(2) B2B Case: Rolls-Royce

(3) B2C Cases: Many examples in business-to-consumer space

(4) Many more case studies (sustaining the transformation) in these outstanding books for executives:

Chesbrough: Open Services Innovation: Rethinking Your Business to Grow and Compete in a New Era

Moore: Escape Velocity: Free Your Company’s Future from the Pull of the Past

Sanford: Let Go To Grow: Escaping the Commodity Trap

Anderson: Value Merchants: Demonstrating and Documenting Superior Value in Business Markets

Slywotzsky: How To Grow When Markets Don’t

Kim: Blue Ocean Strategy: How to Create Uncontested Market Space and Make Competition Irrelevant

Rust: Driving Customer Equity : How Customer Lifetime Value is Reshaping Corporate Strategy

Womack: Lean Solutions: How Companies and Customers Can Create Value and Wealth Together

Cooper: Product Development For The Service Sector: Lessons From Market Leaders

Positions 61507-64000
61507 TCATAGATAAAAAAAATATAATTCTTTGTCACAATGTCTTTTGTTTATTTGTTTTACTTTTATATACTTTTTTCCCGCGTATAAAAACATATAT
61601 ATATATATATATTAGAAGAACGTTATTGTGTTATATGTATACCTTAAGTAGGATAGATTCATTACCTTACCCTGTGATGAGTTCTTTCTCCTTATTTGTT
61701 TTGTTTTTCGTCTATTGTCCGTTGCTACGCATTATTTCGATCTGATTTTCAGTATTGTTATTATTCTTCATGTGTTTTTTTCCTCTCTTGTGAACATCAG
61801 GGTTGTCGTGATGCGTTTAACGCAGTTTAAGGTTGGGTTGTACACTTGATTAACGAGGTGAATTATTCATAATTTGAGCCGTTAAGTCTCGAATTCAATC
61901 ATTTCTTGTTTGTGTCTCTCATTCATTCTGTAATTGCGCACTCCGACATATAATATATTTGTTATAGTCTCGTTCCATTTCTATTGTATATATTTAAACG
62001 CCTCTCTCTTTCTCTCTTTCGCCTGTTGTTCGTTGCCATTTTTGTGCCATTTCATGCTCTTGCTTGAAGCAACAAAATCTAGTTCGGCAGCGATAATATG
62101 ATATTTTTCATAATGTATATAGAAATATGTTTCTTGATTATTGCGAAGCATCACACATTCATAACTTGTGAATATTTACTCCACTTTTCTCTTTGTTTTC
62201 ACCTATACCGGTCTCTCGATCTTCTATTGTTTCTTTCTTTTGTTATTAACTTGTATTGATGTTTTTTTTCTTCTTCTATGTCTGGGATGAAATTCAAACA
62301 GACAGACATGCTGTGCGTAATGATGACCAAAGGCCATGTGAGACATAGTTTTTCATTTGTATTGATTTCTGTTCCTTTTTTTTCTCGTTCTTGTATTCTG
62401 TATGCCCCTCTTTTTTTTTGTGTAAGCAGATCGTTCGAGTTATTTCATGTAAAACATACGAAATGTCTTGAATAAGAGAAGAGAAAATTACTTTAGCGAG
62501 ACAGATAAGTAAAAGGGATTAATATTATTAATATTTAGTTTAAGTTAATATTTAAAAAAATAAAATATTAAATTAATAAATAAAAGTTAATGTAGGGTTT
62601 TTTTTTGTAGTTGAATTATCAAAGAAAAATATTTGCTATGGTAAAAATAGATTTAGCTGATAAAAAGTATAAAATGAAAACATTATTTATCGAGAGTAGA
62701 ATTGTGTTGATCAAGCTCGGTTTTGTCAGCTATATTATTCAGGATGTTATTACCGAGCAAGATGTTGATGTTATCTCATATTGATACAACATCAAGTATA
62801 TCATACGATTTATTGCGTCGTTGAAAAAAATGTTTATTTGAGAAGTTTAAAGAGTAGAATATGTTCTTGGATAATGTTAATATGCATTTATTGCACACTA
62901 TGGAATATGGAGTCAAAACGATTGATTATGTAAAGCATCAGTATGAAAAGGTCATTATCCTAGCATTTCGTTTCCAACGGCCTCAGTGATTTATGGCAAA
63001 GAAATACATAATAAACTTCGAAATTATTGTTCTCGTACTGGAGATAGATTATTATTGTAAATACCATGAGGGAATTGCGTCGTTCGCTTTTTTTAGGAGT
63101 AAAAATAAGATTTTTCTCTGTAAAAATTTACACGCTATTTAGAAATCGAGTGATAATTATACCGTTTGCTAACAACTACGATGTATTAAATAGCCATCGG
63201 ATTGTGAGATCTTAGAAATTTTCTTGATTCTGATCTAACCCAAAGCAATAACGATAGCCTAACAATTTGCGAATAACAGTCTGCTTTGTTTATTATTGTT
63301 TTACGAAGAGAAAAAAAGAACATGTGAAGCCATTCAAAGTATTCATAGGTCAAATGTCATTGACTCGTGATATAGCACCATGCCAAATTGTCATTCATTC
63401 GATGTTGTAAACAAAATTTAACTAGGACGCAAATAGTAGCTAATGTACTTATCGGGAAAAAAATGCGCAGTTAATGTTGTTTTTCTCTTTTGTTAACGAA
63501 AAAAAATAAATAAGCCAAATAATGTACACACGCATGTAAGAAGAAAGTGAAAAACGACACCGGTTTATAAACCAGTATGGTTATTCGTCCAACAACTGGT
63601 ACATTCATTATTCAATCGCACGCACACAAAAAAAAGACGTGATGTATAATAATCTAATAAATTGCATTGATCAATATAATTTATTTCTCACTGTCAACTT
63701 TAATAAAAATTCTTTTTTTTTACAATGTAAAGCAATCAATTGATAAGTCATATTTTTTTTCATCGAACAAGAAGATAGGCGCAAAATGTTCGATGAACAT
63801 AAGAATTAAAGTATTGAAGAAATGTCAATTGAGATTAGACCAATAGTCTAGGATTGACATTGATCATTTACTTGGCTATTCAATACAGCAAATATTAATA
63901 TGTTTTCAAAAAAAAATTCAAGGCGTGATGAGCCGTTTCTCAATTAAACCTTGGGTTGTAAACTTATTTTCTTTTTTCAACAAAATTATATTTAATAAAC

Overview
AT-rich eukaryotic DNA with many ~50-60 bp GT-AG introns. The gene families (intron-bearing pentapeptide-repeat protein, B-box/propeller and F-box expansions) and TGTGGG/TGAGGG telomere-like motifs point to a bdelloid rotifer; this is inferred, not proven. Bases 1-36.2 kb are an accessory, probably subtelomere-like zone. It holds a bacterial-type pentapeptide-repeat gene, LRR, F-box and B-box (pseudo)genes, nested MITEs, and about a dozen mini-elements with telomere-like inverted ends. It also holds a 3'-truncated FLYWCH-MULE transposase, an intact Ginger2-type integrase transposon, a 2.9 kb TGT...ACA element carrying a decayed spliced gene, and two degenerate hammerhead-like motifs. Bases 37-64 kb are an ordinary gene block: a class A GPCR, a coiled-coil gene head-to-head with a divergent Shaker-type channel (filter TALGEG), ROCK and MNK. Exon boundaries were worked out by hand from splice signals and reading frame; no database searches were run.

(5) Finally, and this is most important, the service-transformation-strategy (to be sustainable) must include up-skilling employees of businesses and up-skilling citizens of nations year over year.   Future employees and citizens must have greater skills and competence year over year, or else the service transformation of a business or nations will not be sustainable.  Some good reads that suggest how to do this sustainably are:

Ricketts: Reaching The Goal: How Managers Improve a Services Business Using Goldratt’s Theory of Constraint
Improve-the-weakest-link and winner-take-all policy-incentives must be explicitly governed and balanced for sustainable success in service-led transformations of businesses and nations.

Spohrer: Three Frameworks For Service Research: Exploring Multilevel Governance in Nested, Networked Systems

McKinsey: Profits Per Employee

Barber: The Surprising Economics of a “People Business”

McKinsey: Help Wanted: The Future of Work in Advanced Economies